By Dominique Forget

« On fait des enfants pour soi, pour donner de soi, pour mettre un peu de soi dans nos familles et nos sociétés et pour faire que soi existe encore un peu après sa mort. » Extrait de los angeles préface du Dr Jean-François Chicoine Il est grand, le désir d’enfants… Mais jusqu’où sommes-nous prêts à aller, individuellement et collectivement, pour assouvir ce désir irrépressible ? Fécondation in vitro, congélation d’embryons, sélection génétique, ban­ques d’ovules et de spermatozoïdes, dons d’embryons, mères porteuses, homoparentalité et grossesses tardives sont à l’honneur dans cet essai à saveur d’enquête journalistique, qui se lit d’un trait. Dans un type ciselé et efficace, l’auteure Dominique put out of your mind livre les résultats de ses recherches, de même que les confidences parfois troublantes qu’elle a recueillies auprès de femmes et d’hommes qui ont fait l’expérience de los angeles procréation assistée, souvent au prix d’énormes sacrifices. Elle reveal également l’état de los angeles réglementation en matière de procréation assistée au Québec, au Canada et ailleurs dans le monde, et rapporte les propos d’experts qui ont pris place dans les débats entourant los angeles procréation assistée. Dérangeant, voire profondément bouleversant, Bébés illimités est un livre-choc qui nous laisse avec de grandes réflexions…

À propos de Dominique Forget

Titulaire d’une maîtrise en génie chimique, Dominique overlook travaille depuis plus de dix ans comme journaliste scientifique. Elle collabore à de nombreux magazines dont L’actualité, Québec technological know-how et Elle Québec. Membre de l. a. Fédération professionnelle des journalistes du Québec et de l’Ordre des ingénieurs du Québec, elle est également l’auteure de Perdre le Nord ?, ouvrage qui a remporté en 2008 le prix du meilleur livre scientifique canadien, dans los angeles catégorie « grand public », décerné par l’Asso­­ciation canadienne des rédacteurs scientifiques.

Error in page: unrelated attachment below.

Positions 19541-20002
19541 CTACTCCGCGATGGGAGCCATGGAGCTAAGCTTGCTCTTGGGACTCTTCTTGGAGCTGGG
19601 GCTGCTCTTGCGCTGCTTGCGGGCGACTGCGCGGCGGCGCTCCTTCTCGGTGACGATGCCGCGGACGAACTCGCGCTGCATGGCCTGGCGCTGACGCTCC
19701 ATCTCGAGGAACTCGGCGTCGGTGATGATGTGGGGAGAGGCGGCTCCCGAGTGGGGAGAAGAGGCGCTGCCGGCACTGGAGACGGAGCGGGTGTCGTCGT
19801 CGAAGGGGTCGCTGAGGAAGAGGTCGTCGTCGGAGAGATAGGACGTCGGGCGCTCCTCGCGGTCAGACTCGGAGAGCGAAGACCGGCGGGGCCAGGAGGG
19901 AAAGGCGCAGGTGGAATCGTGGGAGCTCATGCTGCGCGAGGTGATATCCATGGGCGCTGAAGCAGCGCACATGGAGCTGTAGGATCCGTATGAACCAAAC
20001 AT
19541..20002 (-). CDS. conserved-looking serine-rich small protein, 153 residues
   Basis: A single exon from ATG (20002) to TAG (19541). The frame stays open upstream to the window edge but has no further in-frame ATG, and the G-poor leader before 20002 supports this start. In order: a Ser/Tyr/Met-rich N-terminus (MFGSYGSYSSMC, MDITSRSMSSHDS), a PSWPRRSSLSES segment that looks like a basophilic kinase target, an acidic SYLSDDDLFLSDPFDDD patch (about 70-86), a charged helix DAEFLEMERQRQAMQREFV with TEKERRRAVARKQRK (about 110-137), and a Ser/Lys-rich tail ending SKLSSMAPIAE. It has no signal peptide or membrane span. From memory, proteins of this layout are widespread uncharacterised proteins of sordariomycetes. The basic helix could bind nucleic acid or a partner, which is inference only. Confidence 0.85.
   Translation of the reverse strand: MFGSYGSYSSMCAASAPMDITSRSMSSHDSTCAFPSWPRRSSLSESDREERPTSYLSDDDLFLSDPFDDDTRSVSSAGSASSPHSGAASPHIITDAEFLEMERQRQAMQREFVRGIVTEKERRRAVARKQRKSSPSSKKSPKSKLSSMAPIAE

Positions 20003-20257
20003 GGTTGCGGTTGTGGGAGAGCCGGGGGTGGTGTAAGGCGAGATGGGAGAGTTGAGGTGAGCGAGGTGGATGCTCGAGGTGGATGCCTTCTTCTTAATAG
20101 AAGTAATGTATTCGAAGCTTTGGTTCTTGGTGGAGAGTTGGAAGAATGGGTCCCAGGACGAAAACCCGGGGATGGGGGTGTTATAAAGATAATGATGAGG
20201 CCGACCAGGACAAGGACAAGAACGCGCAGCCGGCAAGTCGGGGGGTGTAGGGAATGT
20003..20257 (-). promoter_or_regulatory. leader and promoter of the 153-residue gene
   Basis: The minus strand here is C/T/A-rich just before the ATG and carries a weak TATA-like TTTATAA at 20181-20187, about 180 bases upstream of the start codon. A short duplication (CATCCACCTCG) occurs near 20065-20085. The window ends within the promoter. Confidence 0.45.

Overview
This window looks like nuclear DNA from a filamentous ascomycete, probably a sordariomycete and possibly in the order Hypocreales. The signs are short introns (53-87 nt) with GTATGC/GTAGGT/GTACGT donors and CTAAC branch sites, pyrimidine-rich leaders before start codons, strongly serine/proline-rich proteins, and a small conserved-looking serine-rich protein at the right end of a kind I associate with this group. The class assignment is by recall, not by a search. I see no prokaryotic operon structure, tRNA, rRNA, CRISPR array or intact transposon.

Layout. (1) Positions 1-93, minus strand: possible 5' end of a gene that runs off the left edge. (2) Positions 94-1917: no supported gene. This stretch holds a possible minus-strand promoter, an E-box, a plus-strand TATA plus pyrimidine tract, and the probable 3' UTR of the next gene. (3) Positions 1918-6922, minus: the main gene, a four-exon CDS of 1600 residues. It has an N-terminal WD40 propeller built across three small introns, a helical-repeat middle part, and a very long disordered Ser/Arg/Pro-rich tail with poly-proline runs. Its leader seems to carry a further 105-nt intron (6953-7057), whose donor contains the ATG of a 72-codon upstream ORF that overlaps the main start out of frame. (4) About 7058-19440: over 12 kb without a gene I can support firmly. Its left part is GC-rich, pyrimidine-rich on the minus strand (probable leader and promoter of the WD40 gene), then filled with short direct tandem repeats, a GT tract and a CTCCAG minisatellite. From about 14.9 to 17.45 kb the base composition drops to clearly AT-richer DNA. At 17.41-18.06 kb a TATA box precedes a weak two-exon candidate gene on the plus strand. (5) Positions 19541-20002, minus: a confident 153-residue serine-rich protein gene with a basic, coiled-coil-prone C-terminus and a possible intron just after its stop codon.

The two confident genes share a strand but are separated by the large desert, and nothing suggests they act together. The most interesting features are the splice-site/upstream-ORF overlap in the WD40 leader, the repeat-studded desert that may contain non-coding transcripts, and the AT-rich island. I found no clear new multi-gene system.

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Extra resources for Bébés illimités

Example text

The other day, when my daughter and I were at the airport, we watched 3-year-old twins slugging each other. What was Mom doing? Talking on her cell phone. What was Dad doing? Reading the newspaper. ” Parent, it’s time for you to step up and be a parent. Your child needs to know that you mean business—what you say is what you will do. You are not to be dissed, and if you are, there will be consequences. Immediate consequences. And you will not be talked out of giving them. ” I hope so! It’s important to have a little guilt in life.

As soon as that child takes a look at your retreating back in the crowd, all of a sudden his fit isn’t so fun anymore. Winning the battle isn’t so important anymore. Finding and following Mommy—his safety zone—is. Let’s say you see your 3-year-old purposefully knock over his 18-month-old sister, who’s just learning how to walk. Are you angry? Of course. That was downright mean, and you’re not going to stand for it. Not to mention the fact that 18-month-old Caroline is now crying. But first you take a breath and think through your strategy.

That’s what I mean. Your attitude can’t help but slip out through your behavior, and children are always watching. That means if you want to see your child change, you have to change yourself. If you yell when you get angry, should it surprise you when your 7-year-old does it? If you give others the silent treatment, should it surprise you if your 13-year-old isn’t talking? Do you break your promises? If so, you need to start honoring your promises—or not making them in the first place. My personal view is that you should never promise your children anything.

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